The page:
Holi - Story behind the Festival of Colours
What is Holi?
Holi, the “festival of colors”, is a popular, ancient, and the most vibrant of all Hindu festivals. It marks the end of winter in India and welcomes the spring season. On this festive day, people play with colors, meet and greet one another and create new beginnings to celebrate the victory of good over evil.
The story behind Holi
Legend has it that there was a powerful king named Hiranyakashipu who was a devil and was known for his cruelty. However, his own son, Prahlada, was a devotee of Lord Vishnu and refused to worship his father. Angry with the disobedience of his son, Hiranyakashipu tried killing his son a number of times, but nothing worked. He then asked his evil sister, Holika, who possessed a special power of being immune to fire, for help. To kill Prahlada, she tricked him into sitting with her on a pyre. But due to her evil intentions, her power became ineffective and she was burned to ashes. Meanwhile, Prahlada gained this immunity and was saved. This is why the first day of Holi is celebrated as Holika Dahan and symbolizes the victory of good over evil.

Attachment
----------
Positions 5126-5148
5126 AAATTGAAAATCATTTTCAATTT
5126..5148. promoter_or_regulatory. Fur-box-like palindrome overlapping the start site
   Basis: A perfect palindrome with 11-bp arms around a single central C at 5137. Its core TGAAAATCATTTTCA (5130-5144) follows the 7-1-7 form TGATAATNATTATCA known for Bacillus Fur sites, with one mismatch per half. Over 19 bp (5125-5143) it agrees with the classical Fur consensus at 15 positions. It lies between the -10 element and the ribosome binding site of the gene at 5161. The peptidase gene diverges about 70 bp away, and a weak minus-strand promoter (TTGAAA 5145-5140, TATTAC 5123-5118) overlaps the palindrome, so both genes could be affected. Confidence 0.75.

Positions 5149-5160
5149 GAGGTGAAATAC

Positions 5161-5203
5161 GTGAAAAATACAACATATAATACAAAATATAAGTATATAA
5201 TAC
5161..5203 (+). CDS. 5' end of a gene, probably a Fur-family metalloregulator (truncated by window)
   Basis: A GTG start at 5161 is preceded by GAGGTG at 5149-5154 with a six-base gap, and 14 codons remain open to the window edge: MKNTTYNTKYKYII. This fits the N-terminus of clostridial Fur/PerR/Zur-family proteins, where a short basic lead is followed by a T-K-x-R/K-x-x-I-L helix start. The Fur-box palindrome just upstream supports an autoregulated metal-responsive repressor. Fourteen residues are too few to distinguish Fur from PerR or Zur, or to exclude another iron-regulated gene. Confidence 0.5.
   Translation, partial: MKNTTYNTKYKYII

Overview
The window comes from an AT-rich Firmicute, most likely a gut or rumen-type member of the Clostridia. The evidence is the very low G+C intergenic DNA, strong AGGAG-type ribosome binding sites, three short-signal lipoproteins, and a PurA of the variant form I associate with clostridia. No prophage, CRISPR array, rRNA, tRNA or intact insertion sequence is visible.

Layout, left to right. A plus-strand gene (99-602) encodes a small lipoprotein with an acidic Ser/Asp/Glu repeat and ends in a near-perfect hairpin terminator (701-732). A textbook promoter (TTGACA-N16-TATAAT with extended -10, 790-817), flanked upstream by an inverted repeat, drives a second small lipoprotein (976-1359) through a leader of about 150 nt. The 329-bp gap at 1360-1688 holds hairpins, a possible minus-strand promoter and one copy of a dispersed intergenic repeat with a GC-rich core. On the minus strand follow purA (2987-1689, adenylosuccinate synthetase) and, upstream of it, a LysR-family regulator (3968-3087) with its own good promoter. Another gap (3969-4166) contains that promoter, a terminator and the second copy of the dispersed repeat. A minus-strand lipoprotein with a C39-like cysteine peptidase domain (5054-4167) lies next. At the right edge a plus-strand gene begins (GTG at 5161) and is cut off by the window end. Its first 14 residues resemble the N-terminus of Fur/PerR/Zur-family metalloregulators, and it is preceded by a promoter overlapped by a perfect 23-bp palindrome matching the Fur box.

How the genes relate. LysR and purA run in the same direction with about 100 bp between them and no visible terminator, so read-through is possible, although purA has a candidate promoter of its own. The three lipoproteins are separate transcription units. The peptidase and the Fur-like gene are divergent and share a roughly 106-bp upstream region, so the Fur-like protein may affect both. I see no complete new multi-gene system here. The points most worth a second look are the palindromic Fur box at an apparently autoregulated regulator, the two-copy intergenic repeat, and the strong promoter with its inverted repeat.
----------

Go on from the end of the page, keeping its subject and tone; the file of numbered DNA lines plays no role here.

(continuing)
Who celebrates it?
Holi primarily a Hindu festival, but everyone across India and other South Asian countries celebrate this festival to welcome the spring harvest festival with flowers, colors, and love. It’s also gained popularity in many other cultures all around the world.
How is it celebrated?
The night before Holi, people traditionally sing and dance around a bonfire to burn bad omens. The morning after is when the most popular part of the celebration takes place. People dress up in all white and throw dry colors and water balloons at each other. The most common colors are red (symbolizing love and fertility), yellow (symbolizing turmeric, a natural remedy in India), blue (symbolizing the Hindu God Krishna), and green (symbolizing new beginnings). After that, people share sweets such as gujiya, mathri, malpuas, and other traditional delicacies.